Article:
Once hypogonadism is diagnosed, the clinician must then identify whether the disorder is primary or secondary using additional labs, such as hormone tests, semen analysis, genetic studies and examinations of the pituitary gland and testicles.


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Recommendations for treating low testosterone vary and are somewhat controversial. Patients undergoing treatment should be monitored to ensure appropriate care and that all possible side effects and related reactions are adequately managed.

Men with confirmed low testosterone who choose to undergo treatment have a number of options, including testosterone replacement therapy. Studies show that testosterone replacement therapy can help rebuild muscle, restore sexual function and prevent osteoporosis.6

Today, testosterone replacement is being used more than in the past. Between 1993 and 2001, testosterone sales jumped 500%, according to the AAFP.6 Although initial studies by the National Institutes of Health did not find any major adverse effects from testosterone therapy, additional government studies are ongoing. Side effects include acne and polycythemia.7,8

There are many different types of hormone replacement. Delivery options include injections, patches, gels or pills.4 Each option has distinct advantages, disadvantages, varying side effects and costs:

Injections. A clinician, patient or family member must administer an intramuscular injection once every two weeks. A disadvantage is that symptoms may start to return as the dose wears off.

Patch. The patient can apply a sticky patch to his back, thigh, upper arm or stomach and must switch out the patch each day. If the patch is not rotated between body parts it may irritate the skin.

Gel. The patient can apply testosterone gel to the lower abdomen, upper arm or shoulder. As the gel dries, the testosterone is absorbed through the skin. Studies show gel is less irritating to the skin than the patch, but patients should be advised not to wash for several hours after applying and to avoid contact with their partners.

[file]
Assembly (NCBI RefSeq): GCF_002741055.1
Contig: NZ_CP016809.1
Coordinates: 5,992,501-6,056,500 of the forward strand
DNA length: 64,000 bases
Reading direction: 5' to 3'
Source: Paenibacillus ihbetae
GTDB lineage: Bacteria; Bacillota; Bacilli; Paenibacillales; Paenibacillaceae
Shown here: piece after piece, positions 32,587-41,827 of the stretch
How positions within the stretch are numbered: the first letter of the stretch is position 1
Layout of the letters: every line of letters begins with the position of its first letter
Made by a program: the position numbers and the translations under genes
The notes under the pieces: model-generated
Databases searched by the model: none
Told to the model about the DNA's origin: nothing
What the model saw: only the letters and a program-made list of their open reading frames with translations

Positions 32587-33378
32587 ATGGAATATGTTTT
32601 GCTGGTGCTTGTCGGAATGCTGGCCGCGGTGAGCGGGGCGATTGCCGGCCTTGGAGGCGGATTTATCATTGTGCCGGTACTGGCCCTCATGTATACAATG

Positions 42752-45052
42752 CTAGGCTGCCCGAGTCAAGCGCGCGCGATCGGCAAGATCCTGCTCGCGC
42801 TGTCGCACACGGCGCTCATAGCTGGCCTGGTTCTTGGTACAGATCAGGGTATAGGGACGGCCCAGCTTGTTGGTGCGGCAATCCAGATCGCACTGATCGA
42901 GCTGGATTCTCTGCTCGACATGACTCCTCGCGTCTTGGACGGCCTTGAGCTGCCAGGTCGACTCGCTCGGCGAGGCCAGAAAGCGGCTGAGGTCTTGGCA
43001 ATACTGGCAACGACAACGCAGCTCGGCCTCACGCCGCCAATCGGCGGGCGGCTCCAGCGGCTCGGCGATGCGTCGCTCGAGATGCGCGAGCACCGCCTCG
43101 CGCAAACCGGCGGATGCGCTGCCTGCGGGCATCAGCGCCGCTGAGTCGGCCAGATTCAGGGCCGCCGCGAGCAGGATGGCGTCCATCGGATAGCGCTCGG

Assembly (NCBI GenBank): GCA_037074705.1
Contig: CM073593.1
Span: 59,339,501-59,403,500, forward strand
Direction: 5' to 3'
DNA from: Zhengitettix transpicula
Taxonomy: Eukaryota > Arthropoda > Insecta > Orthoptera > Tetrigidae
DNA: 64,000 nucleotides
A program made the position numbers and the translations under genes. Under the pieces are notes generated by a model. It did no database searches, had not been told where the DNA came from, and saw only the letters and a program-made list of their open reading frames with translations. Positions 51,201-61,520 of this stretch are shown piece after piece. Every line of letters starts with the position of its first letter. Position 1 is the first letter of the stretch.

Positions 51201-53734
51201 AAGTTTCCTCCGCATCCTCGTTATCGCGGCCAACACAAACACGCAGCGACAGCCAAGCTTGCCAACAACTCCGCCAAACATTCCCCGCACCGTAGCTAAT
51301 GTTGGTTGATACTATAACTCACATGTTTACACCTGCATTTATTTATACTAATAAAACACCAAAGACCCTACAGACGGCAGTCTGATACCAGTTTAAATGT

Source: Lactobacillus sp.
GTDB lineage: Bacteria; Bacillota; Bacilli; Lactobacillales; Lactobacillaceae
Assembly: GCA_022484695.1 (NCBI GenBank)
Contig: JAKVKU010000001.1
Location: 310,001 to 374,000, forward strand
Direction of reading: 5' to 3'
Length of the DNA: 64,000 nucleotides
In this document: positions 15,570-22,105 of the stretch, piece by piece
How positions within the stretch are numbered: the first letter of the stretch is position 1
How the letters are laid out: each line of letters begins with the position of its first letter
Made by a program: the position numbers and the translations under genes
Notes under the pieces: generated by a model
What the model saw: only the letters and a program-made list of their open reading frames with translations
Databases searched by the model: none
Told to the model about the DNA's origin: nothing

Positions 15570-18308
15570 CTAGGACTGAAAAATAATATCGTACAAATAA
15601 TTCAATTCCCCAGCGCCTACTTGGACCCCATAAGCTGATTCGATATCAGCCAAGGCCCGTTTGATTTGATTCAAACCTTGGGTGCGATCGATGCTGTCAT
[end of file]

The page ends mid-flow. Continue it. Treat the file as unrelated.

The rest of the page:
Oral patch. Another option lets patients use a sticky patch designed to adhere to the area above their top teeth. The patch includes gel that is activated when it comes into contact with saliva, allowing the testosterone to find its way into the bloodstream.

Oral pill. Taking a testosterone pill is only suitable for short-term use, due to increased risk for liver dysfunction, high cholesterol and cardiovascular disease.

In cases of secondary hypogonadism, patients may be treated with pituitary hormones to stimulate sperm production.4 If a pituitary tumor is implicated, the patient may need surgery, radiation and hormone replacement.

But not all men are candidates for testosterone replacement, according to the AACE guidelines.3 Before prescribing this treatment, clinicians should rule out prostate cancer, breast cancer or untreated prolactinoma, as testosterone therapy can speed tumor growth in patients with these conditions.

Hormone replacement is also contraindicated in patients with high prostate specific antigen (PSA) levels, sleep apnea and those trying to conceive.

Patients who receive testosterone treatment need to have their condition monitored on a regular basis.3 Clinicians should check how well the patient is responding to treatment every three to four months during the first year.

Depending on the delivery method used, clinicians may also need to monitor testosterone levels. Although there is no conclusive link between testosterone use and prostate cancer, the AACE notes an anecdotal connection between the two. Because of this, clinicians should perform prostate examinations and PSA testing every six to 12 months in patients receiving hormone therapy and monitor hemocrit and cholesterol levels.3

Men with hypogonadism often experience mood disorders, such as depression. Clinicians should refer these patients for mental health services when necessary.3

Kelly Bilodeau is a freelance medical writer.


  1. National Institutes of Health. “Testosterone.” Medline Plus. Last updated: March 2012.
  2. American Urological Foundation. “Hypogonadism.” Last updated: January 2011.
  3. American Academy of Clinical Endocrinologists. American Association of Clinical Endocrinologists medical guidelines for clinical practice for the evaluation and treatment of hypogonadism in adult male patients – 2002 update.
  4. Mayo Clinic. “Male hypogonadism.”
  5. American Diabetes Association. “Low testosterone.”
  6. Margo K, Winn R. “Testosterone treatments: why, when, and how?” Am Fam Physician. 2006 May 1;73(9):1591-1598.
  7. Mayo Clinic. “Testosterone therapy: key to male vitality?” Last updated: April 2012.
  8. Mayo Clinic. “Polycythemia vera.” Last updated: April 2011.
  9. All electronic documents last accessed August 20, 2012.